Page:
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US: No Timeline on Libyan No-Fly Zone


Defense Secretary Robert Gates speaks to reporters in Cairo, Mar 23 2011

Defense Secretary Robert Gates speaks to reporters in Cairo, Mar 23 2011

U.S. Defense Secretary Robert Gates says it is up to Libyans to ultimately decide their own fate, but that the coalition effort to keep Libyan government forces out of the skies will continue.

"The no-fly zone is not time-limited by the Security Council resolution so I think there is no current timeline in terms of when it might end,"said Gates.

Speaking during a visit to Cairo Wednesday, Gates added that the effects of the mission could be seen soon.

"I think a lot of people who were in opposition and who played a role in the early days have hunkered down," Gates said. "And it may be the changed circumstances where he [Moammar Gadhafi] can't use his aircraft and where he's more challenged in using his armor, they return to the fight. But we just don't know that now."

Such effects were certainly not immediately clear.

The Western-led mission sent out fighter jets to enforce the no-fly zone throughout the day.

But even as the planes took off from an Italian base, forces loyal to Libyan leader Moammar Gadhafi kept up their ground offensive on rebel-held areas.

Residents of Misrata said snipers continued to dominate parts of the western town, while local doctors said hospitals continued to be overwhelmed by victims of government attacks.

Libyan rebels run to take cover as mortars from Moammar Gadhafi's forces are fired on them on the frontline near Zwitina, the outskirts of the city of Ajdabiya, south of Benghazi, eastern Libya, Mar 23 2011

Libyan rebels run to take cover as mortars from Moammar Gadhafi's forces are fired on them on the frontline near Zwitina, the outskirts of the city of Ajdabiya, south of Benghazi, eastern Libya, Mar 23 2011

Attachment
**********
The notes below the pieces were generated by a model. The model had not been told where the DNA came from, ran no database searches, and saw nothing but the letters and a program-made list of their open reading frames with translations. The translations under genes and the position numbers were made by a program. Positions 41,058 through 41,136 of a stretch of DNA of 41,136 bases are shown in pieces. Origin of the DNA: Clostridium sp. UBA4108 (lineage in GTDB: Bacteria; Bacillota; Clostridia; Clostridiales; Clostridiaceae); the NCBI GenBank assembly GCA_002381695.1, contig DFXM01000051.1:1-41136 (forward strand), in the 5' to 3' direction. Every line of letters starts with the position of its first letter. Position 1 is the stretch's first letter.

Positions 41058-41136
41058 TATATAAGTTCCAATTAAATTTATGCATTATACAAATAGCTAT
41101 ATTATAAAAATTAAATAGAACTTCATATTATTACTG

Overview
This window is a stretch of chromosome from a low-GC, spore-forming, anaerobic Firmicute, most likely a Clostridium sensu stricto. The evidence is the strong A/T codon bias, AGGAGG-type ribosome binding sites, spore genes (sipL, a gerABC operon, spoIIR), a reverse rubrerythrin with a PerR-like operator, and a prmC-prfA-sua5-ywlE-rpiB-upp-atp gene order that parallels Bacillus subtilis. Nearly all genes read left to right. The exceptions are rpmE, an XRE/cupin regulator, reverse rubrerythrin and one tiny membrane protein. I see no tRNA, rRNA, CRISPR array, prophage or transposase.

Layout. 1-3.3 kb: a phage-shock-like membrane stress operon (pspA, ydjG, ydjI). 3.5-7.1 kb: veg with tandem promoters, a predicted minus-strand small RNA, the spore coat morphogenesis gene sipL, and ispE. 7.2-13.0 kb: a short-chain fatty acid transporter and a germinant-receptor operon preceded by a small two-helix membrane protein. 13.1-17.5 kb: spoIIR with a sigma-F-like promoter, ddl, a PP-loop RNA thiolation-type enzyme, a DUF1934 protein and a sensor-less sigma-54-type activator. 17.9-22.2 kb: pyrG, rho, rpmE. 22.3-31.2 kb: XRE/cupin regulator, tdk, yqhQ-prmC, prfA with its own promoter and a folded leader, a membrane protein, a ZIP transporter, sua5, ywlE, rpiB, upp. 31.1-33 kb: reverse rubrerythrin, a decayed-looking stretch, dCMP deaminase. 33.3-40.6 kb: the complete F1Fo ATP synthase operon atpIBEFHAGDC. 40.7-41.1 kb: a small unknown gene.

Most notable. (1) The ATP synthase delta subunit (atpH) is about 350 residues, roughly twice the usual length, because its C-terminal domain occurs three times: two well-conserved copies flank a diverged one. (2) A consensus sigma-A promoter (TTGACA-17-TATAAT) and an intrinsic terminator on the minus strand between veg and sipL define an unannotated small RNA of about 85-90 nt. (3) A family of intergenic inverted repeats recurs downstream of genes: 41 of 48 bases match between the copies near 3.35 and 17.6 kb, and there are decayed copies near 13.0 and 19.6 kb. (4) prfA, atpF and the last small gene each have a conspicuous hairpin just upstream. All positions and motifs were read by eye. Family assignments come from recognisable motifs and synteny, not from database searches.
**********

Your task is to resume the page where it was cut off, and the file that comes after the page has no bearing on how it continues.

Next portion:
In the east, pro-Gadhafi forces have been able to hold off rebel attempts to retake Ajdabiya, relying on the superiority of Grad rockets and tanks against the opposition's make-shift units.

There are reports of airstrikes on government targets in both Misrata and Ajdabiya, but those could not independently confirmed.

In Tripoli, people loyal to Colonel Gadhafi continued to denounce the international mission. Speaking by telephone, government worker Mohamed, who preferred not to give his last name, said there is great public anger.

Mohamed calls the operation a "crusade" and an "unjustified aggression." He asked for an international outcry against the action.

As the fighting continues, British Prime Minister David Cameron announced a broadening of the effort, currently spearheaded by the United States, Britain and France.

"We will be getting logistic contributions from countries like Kuwait and also Jordan. I hope further support will be forthcoming," said Cameron. "But I would be clear about this, because we had to act so quickly on Saturday, it wasn't possible to bring forward as much Arab support as perhaps would have been welcomed, I think, by everybody in the house."

Although the aid is limited, it is one of the few positive developments coalition leaders have encountered in recent days. Criticism of the mission has come not just from Arab nations, but also from NATO members Germany and Turkey, as well as from Russia and China.

With concerns rising, NATO ambassadors were debating Wednesday how to proceed with the operation. The United States says it is eager to hand over control quickly, but it remained unclear exactly who would pick up the lead.

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